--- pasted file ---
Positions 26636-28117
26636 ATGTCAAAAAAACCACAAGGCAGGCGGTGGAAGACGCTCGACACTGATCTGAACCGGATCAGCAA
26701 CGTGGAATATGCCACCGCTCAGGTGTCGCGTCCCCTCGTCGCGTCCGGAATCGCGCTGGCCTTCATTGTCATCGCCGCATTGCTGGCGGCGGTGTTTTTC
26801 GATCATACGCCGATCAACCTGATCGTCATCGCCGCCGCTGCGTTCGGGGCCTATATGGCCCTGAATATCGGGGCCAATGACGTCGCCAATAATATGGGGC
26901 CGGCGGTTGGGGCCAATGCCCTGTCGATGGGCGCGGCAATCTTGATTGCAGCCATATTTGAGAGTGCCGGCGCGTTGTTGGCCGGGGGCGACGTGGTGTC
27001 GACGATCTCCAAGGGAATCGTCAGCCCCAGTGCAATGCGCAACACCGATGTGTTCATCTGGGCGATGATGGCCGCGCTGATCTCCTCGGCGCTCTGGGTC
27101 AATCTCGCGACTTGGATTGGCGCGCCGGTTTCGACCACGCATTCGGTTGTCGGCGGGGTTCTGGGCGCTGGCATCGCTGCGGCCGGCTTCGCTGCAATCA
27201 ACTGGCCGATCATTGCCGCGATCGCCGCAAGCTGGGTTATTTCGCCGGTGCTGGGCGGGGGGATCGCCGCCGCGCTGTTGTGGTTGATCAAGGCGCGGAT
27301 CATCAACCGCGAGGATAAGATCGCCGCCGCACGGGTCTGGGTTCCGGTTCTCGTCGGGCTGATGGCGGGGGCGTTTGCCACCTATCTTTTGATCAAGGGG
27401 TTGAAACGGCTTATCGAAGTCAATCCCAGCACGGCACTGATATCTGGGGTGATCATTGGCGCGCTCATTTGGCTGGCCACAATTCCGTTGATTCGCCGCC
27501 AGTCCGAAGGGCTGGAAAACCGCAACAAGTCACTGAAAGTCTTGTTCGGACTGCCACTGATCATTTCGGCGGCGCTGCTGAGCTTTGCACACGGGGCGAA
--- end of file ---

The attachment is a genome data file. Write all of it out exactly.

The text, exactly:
Positions 26636-28117
26636 ATGTCAAAAAAACCACAAGGCAGGCGGTGGAAGACGCTCGACACTGATCTGAACCGGATCAGCAA
26701 CGTGGAATATGCCACCGCTCAGGTGTCGCGTCCCCTCGTCGCGTCCGGAATCGCGCTGGCCTTCATTGTCATCGCCGCATTGCTGGCGGCGGTGTTTTTC
26801 GATCATACGCCGATCAACCTGATCGTCATCGCCGCCGCTGCGTTCGGGGCCTATATGGCCCTGAATATCGGGGCCAATGACGTCGCCAATAATATGGGGC
26901 CGGCGGTTGGGGCCAATGCCCTGTCGATGGGCGCGGCAATCTTGATTGCAGCCATATTTGAGAGTGCCGGCGCGTTGTTGGCCGGGGGCGACGTGGTGTC
27001 GACGATCTCCAAGGGAATCGTCAGCCCCAGTGCAATGCGCAACACCGATGTGTTCATCTGGGCGATGATGGCCGCGCTGATCTCCTCGGCGCTCTGGGTC
27101 AATCTCGCGACTTGGATTGGCGCGCCGGTTTCGACCACGCATTCGGTTGTCGGCGGGGTTCTGGGCGCTGGCATCGCTGCGGCCGGCTTCGCTGCAATCA
27201 ACTGGCCGATCATTGCCGCGATCGCCGCAAGCTGGGTTATTTCGCCGGTGCTGGGCGGGGGGATCGCCGCCGCGCTGTTGTGGTTGATCAAGGCGCGGAT
27301 CATCAACCGCGAGGATAAGATCGCCGCCGCACGGGTCTGGGTTCCGGTTCTCGTCGGGCTGATGGCGGGGGCGTTTGCCACCTATCTTTTGATCAAGGGG
27401 TTGAAACGGCTTATCGAAGTCAATCCCAGCACGGCACTGATATCTGGGGTGATCATTGGCGCGCTCATTTGGCTGGCCACAATTCCGTTGATTCGCCGCC
27501 AGTCCGAAGGGCTGGAAAACCGCAACAAGTCACTGAAAGTCTTGTTCGGACTGCCACTGATCATTTCGGCGGCGCTGCTGAGCTTTGCACACGGGGCGAA